Thursday, March 19, 2009

This tornado loves you

How you parents avoid posting endless cute pictures of your children I'll never understand.

What will make you believe me? I love unspoken and unexpected synchronicities in life. They are things, maybe the only things, that give me real faith. I believe completely in the power of divine coincidence. My father says, when things like that happen, that they are “of the Lord.” My vocabulary is different, but our thought is the same. I’ve had friends call me a fatalist, and maybe that is true religion. I should have been an ancient Roman. The fates weave the threads of my existence together, and if I can begin to listen for their echoes, I find myself believing that there is a plan. That someone up there is looking out for me.

My cousin used to believe that every time she found a penny God was telling her he loved her. It was a reasoned belief, a choice, the truth she was choosing to accept from the universe, but once she made that choice there were pennies everywhere. So many pennies; too many pennies. Too many pennies to not believe that there was a divine purpose behind them, that God knew what she had decided and that he was consciously telling her something. That behind the seemingly random patterns, there was, in fact, a personal intelligence.

Buddhists believe something similar. Because the universe is ruled by karma, the infinite intricate belief in cause and effect, nothing is random. “The environment mirrors the inner lives of the people who live there,” says Nichiren Buddhism. “You make your world.” Jung is the one who named the principle synchronicity, and defined it as the fortuitous inter-meshing of events. He said, “When coincidences pile up in this way, one cannot help being impressed by them -- for the greater the number of terms in such a series, or the more unusual its character, the more improbable it becomes.”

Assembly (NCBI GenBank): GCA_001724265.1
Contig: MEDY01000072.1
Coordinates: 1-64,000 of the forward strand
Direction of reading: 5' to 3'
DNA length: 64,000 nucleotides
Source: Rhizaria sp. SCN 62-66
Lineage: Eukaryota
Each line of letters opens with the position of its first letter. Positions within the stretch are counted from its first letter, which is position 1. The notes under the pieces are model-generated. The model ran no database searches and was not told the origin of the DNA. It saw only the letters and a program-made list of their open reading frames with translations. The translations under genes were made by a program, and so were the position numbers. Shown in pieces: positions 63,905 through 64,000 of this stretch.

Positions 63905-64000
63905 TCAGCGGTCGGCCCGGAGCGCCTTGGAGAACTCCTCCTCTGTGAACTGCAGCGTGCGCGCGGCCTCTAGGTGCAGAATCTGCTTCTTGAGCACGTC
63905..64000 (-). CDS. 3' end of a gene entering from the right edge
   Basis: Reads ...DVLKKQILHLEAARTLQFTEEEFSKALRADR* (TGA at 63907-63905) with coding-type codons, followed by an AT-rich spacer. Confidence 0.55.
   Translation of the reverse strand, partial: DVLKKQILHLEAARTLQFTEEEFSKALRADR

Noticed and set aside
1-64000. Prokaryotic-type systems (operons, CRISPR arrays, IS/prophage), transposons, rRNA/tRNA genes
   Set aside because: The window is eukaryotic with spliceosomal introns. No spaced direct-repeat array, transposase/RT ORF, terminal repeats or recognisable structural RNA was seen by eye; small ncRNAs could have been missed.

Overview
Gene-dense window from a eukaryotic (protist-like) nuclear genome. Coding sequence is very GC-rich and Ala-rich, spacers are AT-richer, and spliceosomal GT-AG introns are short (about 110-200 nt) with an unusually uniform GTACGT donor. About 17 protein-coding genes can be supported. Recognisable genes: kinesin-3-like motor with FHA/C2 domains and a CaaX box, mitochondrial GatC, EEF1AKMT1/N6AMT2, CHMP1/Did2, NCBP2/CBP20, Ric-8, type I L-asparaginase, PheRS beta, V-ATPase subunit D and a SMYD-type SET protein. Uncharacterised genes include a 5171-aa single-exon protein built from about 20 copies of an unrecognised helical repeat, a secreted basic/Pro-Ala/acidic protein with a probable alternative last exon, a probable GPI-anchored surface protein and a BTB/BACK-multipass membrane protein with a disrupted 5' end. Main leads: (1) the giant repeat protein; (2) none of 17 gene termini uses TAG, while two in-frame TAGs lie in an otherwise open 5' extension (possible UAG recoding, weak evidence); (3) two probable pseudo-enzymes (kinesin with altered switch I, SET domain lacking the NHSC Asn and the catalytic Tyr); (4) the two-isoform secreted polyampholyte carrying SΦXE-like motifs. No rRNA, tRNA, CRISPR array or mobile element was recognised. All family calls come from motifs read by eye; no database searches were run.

Of course, science has a rational explanation, calling the occurrence a “delusion of reference,” where one interprets all new data in such a way as to confirm previous beliefs.

Indeed. Is all faith, then, a delusion of reference? I don’t know. I chose a line from a random song I was listening to as my subject line for a blog post about Papou--I had never heard the song before, didn’t know it. Pandora, my newest favorite music site, was playing it to me as I wrote. A week later, my sister had the sudden urge to buy a song she had heard only once--at midnight, on the radio, stopped at a stoplight. The song evoked for her that single moment in time, in a way that only music can do. I looked up the lyrics and found my single line, from the song I had not heard before or since.

Today, while beginning this blog, I was listening to the playlist from a friend’s blog, and it played the same Neko Case song that brought me to tears yesterday, on the radio, as I drove through an exquisite spring day that seemed to mean nothing, a day so much like that beautiful day when my brother almost died.

What will make me believe? Evidence. Proof. I don’t know if synchronicity is enough for everyone, but some days, the good days, it’s good enough for me. At least good enough to play my music library on shuffle.

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